“There were two different branches,” recalls Hernandez of their concerns. “One of them was civic engagement, and the other component was higher education . . . How do I go to university? Am I taking the right classes? Am I looking ahead five years, and knowing where I’ll be?”
Interest in how government works led to two successful campaigns by Youth for Change, both non-partisan efforts. The first of these, a voter-registration drive in a targeted East Salinas precinct, led to a ten-percent increase in that precinct’s turnout. The second, the political forum, was a real achievement in leadership for its young organizers.
Members of Youth for Change, a program of the Center for Community Advocacy, discover their collective power by organizing together for community good.
“We started building a plan for youth leadership development. We know how to engage them, with events, [cleanups], community service, now how do we get these youth to go to a higher engagement level? How do we get them to engage in civic actions, for example, at city council meetings and other public events?” –Joel Hernandez, CCA Lead Organizer
At CCA’s headquarters in Oldtown Salinas, Mary Kikuchi of the Monterey County Elections Office conducts voter registration training for Youth for Change members.
Azucena Barrios was in high school and a member of a local youth leadership group, Alvarez Youth Leaders, when she met Hernandez at Acosta Plaza. She has volunteered with CCA ever since.
“I always wanted to help people, I just didn’t know how,” says Barrios at a CCA meeting. “Being here just helps me express myself more, be a little more outgoing than usual.”
Now studying political science at Hartnell College, she is determined to become an immigration lawyer, and return to Salinas. For anyone, speaking out takes courage, so it really helps that Youth for Change feels like family.
Jennifer Rios is a youth leader who first became involved in 2014. She believes that CCA has really given her confidence: “It’s given me skills to better express my voice, and not just keep it to myself, but help create something.”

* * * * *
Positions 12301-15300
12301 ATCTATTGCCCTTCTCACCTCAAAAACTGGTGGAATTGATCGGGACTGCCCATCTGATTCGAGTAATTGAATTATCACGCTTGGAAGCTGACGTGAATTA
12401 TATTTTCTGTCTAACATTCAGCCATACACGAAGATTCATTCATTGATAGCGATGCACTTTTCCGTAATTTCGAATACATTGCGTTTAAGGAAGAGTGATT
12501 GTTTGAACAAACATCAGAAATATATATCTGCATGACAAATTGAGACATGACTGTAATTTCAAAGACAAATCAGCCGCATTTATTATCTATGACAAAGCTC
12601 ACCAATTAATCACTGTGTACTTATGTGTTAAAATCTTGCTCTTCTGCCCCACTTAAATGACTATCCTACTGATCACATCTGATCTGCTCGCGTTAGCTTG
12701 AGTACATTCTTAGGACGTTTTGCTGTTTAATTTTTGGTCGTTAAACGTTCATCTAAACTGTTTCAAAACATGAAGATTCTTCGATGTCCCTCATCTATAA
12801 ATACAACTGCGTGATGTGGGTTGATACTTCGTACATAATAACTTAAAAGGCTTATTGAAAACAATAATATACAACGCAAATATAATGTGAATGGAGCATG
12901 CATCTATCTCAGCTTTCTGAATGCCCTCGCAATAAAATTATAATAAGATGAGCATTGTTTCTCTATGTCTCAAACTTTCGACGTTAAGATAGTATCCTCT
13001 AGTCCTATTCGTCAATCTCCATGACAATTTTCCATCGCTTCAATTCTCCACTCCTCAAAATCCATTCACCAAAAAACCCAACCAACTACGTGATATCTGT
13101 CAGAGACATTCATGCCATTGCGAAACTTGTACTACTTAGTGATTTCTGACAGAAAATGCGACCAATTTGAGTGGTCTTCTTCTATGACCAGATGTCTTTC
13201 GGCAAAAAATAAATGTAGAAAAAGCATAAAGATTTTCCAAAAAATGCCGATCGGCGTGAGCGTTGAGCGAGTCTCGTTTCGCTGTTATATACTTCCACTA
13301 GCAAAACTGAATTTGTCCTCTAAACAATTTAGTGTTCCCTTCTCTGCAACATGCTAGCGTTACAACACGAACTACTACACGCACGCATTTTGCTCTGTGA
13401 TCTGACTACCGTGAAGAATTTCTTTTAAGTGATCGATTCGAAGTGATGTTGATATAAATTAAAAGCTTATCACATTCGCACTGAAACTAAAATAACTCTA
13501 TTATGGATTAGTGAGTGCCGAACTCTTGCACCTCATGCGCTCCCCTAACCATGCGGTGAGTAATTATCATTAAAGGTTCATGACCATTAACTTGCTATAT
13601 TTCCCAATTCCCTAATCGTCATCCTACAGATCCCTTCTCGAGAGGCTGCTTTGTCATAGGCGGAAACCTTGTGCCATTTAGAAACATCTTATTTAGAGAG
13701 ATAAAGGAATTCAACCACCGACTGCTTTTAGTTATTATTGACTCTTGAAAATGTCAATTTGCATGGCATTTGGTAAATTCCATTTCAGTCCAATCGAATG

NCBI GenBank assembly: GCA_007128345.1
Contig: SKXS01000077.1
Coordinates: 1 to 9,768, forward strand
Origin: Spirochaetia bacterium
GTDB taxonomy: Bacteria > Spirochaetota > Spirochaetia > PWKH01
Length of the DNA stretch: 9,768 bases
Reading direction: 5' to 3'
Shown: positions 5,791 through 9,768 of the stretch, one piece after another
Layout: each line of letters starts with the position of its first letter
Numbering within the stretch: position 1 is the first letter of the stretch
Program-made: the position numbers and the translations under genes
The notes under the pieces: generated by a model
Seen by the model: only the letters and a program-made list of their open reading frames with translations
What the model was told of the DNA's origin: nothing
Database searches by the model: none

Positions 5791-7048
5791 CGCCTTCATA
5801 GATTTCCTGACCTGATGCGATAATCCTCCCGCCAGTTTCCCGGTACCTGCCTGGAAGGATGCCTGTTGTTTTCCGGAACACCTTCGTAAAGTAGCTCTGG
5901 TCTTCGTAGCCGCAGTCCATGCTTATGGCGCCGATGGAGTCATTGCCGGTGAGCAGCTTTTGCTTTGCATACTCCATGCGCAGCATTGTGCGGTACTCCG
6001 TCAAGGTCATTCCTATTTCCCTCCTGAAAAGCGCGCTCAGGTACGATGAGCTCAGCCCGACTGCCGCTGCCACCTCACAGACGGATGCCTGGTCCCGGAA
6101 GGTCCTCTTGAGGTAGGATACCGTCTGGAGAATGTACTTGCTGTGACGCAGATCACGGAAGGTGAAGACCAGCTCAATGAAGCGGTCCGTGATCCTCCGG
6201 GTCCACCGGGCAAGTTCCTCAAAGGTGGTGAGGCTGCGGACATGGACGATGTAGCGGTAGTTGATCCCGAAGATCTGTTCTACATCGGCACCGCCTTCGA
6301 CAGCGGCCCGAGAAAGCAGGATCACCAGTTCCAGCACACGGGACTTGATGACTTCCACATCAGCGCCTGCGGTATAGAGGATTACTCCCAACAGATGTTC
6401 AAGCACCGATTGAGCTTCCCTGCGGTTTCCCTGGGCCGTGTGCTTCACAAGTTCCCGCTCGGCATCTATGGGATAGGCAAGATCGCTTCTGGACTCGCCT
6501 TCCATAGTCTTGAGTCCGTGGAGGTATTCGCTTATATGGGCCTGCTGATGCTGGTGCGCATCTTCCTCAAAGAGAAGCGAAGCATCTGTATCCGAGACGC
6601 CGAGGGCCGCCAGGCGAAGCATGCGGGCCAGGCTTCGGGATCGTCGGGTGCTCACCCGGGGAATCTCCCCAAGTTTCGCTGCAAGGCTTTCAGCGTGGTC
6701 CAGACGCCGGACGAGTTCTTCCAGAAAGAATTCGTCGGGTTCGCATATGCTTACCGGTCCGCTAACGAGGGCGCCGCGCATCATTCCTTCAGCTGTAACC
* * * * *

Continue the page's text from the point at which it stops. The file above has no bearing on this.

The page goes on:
“I never knew I could speak in front of people,” says Belén Calderon, 16, a resident of Acosta Plaza. She is a new member of Youth for Change who has blossomed in the group setting.
“I really want to give back to youth, particularly in Salinas, on the east side because I’ve seen friends end badly, in the cemetery, or in jail, so I want to be there for them.” – Belén Calderon, Youth for Change Member
What’s next for Youth for Change? Keeping its members’ concerns in mind, the group is helping CCA develop a curriculum that illustrates pathways to higher education.
“These youth are interested and inspired to go to university, but they don’t know, and their parents don’t know what the pathway is,” says Hernandez. “So they are building their own pathway plan.”
In collaboration with various programs in Salinas, the idea is to construct a simple resource that any student and parent can use to plan options. Hernandez is happy with the progress the group has made in the last year.
“Part of the background work that I do is preparing them, practicing, visualizing, pushing them to their boundaries. But at the end of the day, they are the ones that developed all this.”
“For me, the question is not what are they doing, but what are they becoming?”